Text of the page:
GRANVILLE, N.Y. — At one time, hard cider was America’s most popular alcoholic beverage.
That all changed right after the Prohibition when hard cider became taxed like wine, considerably higher than beer, and people stopped consuming it in large quantities.
However, hard cider is now enjoying a renaissance. Sales increased 24 percent last year, making it the fastest growing alcohol product on the market.
“The hard cider market is booming,” said U.S. Sen. Charles Schumer, D.-NY. “Sales have more than tripled in five years from $178 million to $601 million. In a few years this is going to be a billion-dollar industry.”
On April 2, he visited Slyboro Cider House at Hicks Orchard, in Granville, N.Y., where he announced plans for new federal legislation that would clarify cider’s tax status and put it on a level playing field with beer. Beverages are taxed based on their alcohol content. The higher the alcohol, the higher the tax.
Cider falls somewhere in between beer and wine, but is currently taxed the same as wine, which apple growers say is discriminatory.
“When they slapped the wine tax on cider, it was no longer consumed in beer-like quantities,” said Nate Darrow, owner of Saratoga Apple, in Schuylerville, N.Y. “It was done to favor beer producers. Cider was overtaxed and has been for a long time.”
Schumer’s legislation, the Cider, Investment & Development through Excise Tax Reduction (CIDER) Act, would change that. Schumer, a Senate Finance Committee member, said he plans to introduce the measure this month with hopes of getting it passed later this year.
“The scope and timing of this bill couldn’t be better,” Slyboro/Hicks owner Dan Wilson said. “The cider industry is kind of exploding right now.”
A newly organized U.S. Association of Cider Makers held its first meeting in Chicago in February, with more than 200 firms in attendance. The group’s president, Stephen M. Wood, of Lebanon, N.H., was among those on hand for Schumer’s announcement.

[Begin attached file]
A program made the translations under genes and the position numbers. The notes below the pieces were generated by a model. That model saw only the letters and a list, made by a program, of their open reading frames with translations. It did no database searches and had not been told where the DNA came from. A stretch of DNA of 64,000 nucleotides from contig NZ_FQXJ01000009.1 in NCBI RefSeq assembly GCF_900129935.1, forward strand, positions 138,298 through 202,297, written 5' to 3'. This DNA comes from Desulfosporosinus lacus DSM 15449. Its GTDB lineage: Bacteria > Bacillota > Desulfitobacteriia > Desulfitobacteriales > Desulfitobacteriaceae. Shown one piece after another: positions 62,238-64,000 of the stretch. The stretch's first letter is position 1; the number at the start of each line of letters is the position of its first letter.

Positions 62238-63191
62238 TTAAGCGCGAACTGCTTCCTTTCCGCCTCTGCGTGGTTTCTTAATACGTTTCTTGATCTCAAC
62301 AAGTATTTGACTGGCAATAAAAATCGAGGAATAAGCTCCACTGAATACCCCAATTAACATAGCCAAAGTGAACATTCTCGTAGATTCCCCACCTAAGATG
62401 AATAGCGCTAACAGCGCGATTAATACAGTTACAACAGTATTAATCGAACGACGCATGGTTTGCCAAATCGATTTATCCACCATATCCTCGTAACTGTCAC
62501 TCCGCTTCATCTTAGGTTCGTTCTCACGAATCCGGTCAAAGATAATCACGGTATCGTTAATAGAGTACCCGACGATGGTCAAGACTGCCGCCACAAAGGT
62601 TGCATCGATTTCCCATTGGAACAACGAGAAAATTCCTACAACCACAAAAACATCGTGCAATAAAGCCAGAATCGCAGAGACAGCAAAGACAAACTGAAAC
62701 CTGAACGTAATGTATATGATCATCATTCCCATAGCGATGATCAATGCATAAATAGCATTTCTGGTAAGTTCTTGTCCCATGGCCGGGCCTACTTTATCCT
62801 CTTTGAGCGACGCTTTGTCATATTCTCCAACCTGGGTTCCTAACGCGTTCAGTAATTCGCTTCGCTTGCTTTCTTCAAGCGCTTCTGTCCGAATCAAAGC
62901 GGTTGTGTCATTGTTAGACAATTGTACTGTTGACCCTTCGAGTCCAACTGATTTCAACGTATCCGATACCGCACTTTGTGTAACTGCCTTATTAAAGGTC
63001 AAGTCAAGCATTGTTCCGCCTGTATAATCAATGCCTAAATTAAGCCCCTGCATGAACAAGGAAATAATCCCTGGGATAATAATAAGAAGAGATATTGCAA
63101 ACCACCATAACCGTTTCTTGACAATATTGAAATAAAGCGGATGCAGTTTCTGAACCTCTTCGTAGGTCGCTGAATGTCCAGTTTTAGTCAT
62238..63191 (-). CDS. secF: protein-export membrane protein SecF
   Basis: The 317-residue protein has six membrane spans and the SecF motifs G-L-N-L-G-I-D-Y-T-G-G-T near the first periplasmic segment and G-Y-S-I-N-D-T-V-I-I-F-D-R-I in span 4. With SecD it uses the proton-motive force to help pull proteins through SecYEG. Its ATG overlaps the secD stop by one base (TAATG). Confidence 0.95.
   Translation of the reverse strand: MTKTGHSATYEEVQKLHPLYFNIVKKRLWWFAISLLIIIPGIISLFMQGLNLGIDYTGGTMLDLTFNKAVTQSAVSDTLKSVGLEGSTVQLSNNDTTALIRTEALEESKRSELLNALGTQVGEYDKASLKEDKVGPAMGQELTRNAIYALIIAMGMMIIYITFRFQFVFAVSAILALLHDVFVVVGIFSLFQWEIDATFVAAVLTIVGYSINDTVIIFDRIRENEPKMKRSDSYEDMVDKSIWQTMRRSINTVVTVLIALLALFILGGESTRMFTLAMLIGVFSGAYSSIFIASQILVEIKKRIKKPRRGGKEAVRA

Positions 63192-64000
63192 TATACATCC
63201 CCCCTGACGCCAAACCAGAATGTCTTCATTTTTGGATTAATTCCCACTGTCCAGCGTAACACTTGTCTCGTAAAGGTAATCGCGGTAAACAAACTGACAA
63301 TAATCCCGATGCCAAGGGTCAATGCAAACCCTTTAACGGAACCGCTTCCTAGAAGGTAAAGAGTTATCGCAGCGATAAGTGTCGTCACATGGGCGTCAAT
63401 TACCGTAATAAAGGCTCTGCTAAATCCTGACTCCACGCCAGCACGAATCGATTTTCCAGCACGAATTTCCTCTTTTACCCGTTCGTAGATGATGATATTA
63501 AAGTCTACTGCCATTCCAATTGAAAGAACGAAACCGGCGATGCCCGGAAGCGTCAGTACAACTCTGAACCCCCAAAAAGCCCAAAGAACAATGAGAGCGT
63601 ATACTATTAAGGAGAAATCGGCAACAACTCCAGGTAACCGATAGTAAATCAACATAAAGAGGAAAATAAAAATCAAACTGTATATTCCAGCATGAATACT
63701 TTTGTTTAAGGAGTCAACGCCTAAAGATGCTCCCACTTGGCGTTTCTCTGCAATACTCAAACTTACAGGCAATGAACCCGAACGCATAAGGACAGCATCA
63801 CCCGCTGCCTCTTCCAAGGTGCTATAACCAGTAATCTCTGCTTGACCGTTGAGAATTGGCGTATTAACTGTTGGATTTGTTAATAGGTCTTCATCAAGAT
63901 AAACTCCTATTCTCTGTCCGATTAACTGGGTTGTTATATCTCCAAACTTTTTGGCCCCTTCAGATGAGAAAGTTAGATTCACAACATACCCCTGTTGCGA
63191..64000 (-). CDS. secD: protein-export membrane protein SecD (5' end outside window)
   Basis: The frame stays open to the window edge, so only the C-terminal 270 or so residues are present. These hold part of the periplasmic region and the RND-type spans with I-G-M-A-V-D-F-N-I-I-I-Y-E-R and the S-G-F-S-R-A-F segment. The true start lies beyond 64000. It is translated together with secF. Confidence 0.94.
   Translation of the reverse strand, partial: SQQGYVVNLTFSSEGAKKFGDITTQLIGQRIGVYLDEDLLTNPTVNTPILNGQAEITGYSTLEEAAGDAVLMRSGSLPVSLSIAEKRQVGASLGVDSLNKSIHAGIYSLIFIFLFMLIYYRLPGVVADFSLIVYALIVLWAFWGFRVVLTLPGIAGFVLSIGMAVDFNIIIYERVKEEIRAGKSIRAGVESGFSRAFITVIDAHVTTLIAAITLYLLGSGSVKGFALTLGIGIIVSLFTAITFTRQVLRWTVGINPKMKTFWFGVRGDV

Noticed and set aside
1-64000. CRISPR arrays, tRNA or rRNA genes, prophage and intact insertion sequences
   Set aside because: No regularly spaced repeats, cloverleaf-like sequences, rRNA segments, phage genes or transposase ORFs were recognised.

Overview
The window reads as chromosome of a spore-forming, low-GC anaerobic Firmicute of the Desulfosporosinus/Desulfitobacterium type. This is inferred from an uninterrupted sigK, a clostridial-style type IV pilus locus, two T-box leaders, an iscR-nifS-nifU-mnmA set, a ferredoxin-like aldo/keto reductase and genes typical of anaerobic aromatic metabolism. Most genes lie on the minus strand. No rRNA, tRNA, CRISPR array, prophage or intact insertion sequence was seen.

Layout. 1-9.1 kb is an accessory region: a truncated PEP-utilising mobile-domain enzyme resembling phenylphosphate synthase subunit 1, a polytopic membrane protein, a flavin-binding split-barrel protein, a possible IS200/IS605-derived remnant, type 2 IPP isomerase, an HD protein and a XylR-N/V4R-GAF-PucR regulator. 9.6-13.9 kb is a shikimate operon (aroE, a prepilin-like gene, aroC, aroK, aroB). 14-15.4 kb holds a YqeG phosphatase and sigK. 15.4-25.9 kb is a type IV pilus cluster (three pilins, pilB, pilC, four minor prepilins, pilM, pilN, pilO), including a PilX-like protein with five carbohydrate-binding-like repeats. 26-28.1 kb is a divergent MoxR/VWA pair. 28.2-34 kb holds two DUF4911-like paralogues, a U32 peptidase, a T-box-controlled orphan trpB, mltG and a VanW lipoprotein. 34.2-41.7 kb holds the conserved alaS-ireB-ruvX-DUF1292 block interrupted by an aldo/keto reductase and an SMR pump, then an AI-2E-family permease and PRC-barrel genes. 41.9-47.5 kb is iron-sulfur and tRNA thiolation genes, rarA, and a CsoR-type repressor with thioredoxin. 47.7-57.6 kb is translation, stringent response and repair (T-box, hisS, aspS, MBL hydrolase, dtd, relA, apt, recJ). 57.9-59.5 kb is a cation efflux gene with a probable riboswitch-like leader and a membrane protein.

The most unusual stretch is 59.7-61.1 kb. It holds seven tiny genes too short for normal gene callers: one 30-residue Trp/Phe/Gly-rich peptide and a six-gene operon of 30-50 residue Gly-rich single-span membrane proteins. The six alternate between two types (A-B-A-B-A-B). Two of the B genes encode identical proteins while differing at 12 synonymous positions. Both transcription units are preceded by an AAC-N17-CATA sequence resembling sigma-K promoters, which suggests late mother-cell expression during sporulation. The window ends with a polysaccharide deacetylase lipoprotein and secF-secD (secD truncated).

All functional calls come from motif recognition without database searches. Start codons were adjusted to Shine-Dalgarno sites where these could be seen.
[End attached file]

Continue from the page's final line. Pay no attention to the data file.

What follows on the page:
One of the association’s first orders of business was asking the federal Tax & Trade Bureau to upgrade tax laws, to make them compliant with the current marketplace for hard cider.
Schumer got wind of the proposal and decided to introduce legislation. Specifically, it would reform the definition for hard apple and pear cider in the Internal Revenue Code to increase their allowed alcohol by volume from 7 percent to 8.5 percent, encompassing significantly more hard cider products and allowing them to be labeled and taxed like hard cider, rather than wine.
Wilson said major beer producers such as Anheuser Busch, Coors and Miller all have hard cider products now. However, like the fast-growing craft brewery industry, there’s plenty of room for small players, too.
Hicks opened its cider house seven years ago as a way to diversify and develop a more year-round business.
“We were focused for a long time on just selling here at the farm,” Wilson said. “Now we’re moving into New York City, the single biggest wine market in the country. New York state is a really big state. Vermont is another target for us. If we could develop a New York and Northeast regional brand we’d be very happy with that.”
Last year, his firm sold about 7,500 gallons of hard cider versus 30,000 gallons of fresh sweet cider. Northern Spy and Liberty apples are among the best varieties for hard cider and Hicks, which already had 13,000 trees on 60 acres, recently planted more.
“We’re working to grow more fruit specifically for hard cider,” Wilson said. “Every variety has a different flavor.”
He’s also had to buy some apples from other commercial growers in New York, Vermont and New Hampshire to keep up with demand, which is good for their business, too.
Currently, there are about 20 cider mills and 650 apple farms in New York, the nation’s second leading apple producer behind Washington state.
Schumer said hard cider gives orchards, even those without cider mills, a way to sell high-quality “drops” and hail-damaged fruit that can still be used for making cider.
“It seems like a no-brainer, great apples and a growing market,” he said. “If we could get the tax down to be the same as beer, it would be a huge shot in the arm for New York’s hard cider and apple industries.”